The U.S. Trademark Registers: Supplemental vs. Principal

Published on: 17 September 2012
by Mr. Daniel Gurfinkel, Attorney at Law at Dennemeyer & Associates, Chicago

What are the two registers available when registering a trademark in the U.S.? Which are the benefits and disadvantages when registering your trademark on the Supplemental vs. the Principal Trademark Registers? What aspects should a trademark owner consider before registering his trademark on one of the two registers? Discover the answers to these questions in the following article written by IP Attorney Daniel Gurfinkel and published in the INTA Bulletin May 2012 edition (issued by the International Trademark Association).

You can read the intro of the article below. The complete article can be downloaded below as a PDF (in English).

The U.S. Trademark Registers: Supplemental vs. Principal
by Daniel Gurfinkel
Dennemeyer & Associates, LLC
Chicago, Illinois, USA

The U.S. Trademark Act (Lanham Act) provides for two separate registers for the registration of trademarks with the U.S. Patent and Trademark office (UPTO). Most practitioners and trademark holders are largely familiar with the Principal Register; yet, many have never heard of the secondary register, known as the Supplemental Register. Since the enactment of the law in 1946, the Supplemental Register (Lanham Act Sections 23-28, 15 U.S.C. §§ 1091-1096) has afforded a place to register a mark that is inherently descriptive but that can potentially identify goods or services with a source.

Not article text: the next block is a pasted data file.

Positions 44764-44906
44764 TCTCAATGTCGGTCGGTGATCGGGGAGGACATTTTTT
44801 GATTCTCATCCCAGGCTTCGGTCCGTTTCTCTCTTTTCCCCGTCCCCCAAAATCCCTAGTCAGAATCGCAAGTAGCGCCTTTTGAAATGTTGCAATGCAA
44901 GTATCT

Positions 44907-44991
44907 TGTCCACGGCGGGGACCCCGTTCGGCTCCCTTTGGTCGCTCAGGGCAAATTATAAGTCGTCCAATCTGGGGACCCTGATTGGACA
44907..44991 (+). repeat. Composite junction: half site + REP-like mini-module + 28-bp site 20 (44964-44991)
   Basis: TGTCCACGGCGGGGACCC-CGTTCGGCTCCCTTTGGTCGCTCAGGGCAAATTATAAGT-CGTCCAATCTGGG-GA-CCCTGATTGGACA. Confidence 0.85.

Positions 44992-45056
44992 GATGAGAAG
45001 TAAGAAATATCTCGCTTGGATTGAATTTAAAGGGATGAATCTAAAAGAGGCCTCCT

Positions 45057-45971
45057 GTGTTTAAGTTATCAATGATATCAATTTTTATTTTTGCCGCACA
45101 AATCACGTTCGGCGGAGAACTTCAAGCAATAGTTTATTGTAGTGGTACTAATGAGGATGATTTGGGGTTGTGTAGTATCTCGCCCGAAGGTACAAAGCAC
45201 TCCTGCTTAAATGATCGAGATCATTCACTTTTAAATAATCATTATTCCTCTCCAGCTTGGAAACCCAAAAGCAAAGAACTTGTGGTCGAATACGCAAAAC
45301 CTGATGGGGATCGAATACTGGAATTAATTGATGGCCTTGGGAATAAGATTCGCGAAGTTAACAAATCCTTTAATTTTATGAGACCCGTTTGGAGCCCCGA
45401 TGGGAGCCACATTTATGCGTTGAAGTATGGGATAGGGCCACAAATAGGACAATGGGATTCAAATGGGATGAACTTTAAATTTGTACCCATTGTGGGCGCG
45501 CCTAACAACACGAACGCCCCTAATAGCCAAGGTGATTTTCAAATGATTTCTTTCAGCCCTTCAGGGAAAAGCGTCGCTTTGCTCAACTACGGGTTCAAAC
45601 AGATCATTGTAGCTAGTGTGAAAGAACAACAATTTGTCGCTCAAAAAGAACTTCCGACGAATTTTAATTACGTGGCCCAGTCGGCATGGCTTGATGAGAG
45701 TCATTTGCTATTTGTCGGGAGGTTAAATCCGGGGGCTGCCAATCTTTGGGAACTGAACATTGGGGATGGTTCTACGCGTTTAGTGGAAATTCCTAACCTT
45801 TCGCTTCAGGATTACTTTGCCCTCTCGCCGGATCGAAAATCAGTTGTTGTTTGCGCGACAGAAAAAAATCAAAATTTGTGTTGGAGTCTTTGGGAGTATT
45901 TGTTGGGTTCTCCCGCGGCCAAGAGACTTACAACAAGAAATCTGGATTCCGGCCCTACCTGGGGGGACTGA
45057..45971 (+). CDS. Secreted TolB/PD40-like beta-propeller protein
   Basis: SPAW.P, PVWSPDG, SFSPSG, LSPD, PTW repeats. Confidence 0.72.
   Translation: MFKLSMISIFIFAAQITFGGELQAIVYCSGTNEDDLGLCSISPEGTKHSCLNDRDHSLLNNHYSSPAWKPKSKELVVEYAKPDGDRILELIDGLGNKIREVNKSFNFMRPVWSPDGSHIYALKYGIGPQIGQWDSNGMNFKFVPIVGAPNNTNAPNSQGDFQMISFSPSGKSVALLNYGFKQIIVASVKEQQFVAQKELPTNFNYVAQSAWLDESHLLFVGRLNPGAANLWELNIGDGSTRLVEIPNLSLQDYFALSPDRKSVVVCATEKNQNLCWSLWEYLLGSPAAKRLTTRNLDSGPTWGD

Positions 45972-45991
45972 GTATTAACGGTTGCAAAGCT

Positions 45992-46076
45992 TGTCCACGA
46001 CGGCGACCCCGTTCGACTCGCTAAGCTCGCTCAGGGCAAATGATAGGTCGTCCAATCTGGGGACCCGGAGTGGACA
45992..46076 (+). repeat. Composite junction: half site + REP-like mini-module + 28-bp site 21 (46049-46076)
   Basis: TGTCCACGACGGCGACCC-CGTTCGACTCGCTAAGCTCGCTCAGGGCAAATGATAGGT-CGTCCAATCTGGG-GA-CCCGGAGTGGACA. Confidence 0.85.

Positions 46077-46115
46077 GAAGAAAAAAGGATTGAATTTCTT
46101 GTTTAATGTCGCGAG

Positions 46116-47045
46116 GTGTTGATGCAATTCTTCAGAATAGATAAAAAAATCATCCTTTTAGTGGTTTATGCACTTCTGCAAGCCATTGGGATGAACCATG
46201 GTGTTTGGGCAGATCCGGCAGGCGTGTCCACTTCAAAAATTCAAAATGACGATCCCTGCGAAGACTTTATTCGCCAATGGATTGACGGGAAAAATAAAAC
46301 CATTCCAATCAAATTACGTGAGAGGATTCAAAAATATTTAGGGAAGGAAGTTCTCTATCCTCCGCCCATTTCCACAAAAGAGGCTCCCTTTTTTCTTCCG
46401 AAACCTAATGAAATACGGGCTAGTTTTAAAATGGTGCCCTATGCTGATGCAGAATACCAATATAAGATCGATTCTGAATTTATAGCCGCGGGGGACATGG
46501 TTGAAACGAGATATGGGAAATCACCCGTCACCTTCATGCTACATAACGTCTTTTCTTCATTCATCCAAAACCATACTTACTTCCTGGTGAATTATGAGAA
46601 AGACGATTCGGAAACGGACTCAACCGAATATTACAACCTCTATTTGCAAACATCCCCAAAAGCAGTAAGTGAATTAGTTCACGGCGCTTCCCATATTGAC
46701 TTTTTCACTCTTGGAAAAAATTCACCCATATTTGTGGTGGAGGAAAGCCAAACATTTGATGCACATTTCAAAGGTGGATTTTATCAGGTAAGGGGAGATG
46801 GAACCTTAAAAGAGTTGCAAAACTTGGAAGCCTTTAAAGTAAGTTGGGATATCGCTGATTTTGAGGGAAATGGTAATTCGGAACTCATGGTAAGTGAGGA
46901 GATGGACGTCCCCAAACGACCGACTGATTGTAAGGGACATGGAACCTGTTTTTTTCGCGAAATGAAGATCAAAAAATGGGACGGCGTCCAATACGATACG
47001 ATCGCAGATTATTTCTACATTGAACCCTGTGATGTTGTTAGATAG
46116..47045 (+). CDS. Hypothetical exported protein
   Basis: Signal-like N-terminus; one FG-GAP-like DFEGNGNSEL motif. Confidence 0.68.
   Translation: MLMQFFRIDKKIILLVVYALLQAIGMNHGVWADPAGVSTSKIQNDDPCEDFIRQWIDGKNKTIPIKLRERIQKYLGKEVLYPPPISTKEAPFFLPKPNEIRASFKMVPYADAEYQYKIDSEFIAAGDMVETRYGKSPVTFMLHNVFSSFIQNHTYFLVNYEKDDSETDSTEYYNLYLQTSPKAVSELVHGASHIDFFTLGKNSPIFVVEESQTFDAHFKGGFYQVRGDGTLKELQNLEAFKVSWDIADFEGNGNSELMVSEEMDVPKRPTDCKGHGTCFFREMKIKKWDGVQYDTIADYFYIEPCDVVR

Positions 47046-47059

The names of new magazines, which typically are descriptive of the contents of the magazine, are a good example of marks that are registered on the Supplemental Register. The anticipation is that when the magazine becomes better known, through circulation, the mark may be registered on the Principal Register on the basis of acquired distinctiveness.

Differences Between the Two U.S. Trademark Registers
The Principal Register is the site for the registration of marks that are distinctive, by virtue of either their unique characteristics or their long and exclusive use. Registration on the Principal Register provides the registrant with, among other things, the presumption of the validity of the mark, prima facie evidence of ownership of the mark and acknowledgment of its continuous and exclusive use. Further, there is a possibility, after five years of continuous, uninterrupted use from the date of registration... Download the PDF to continue reading.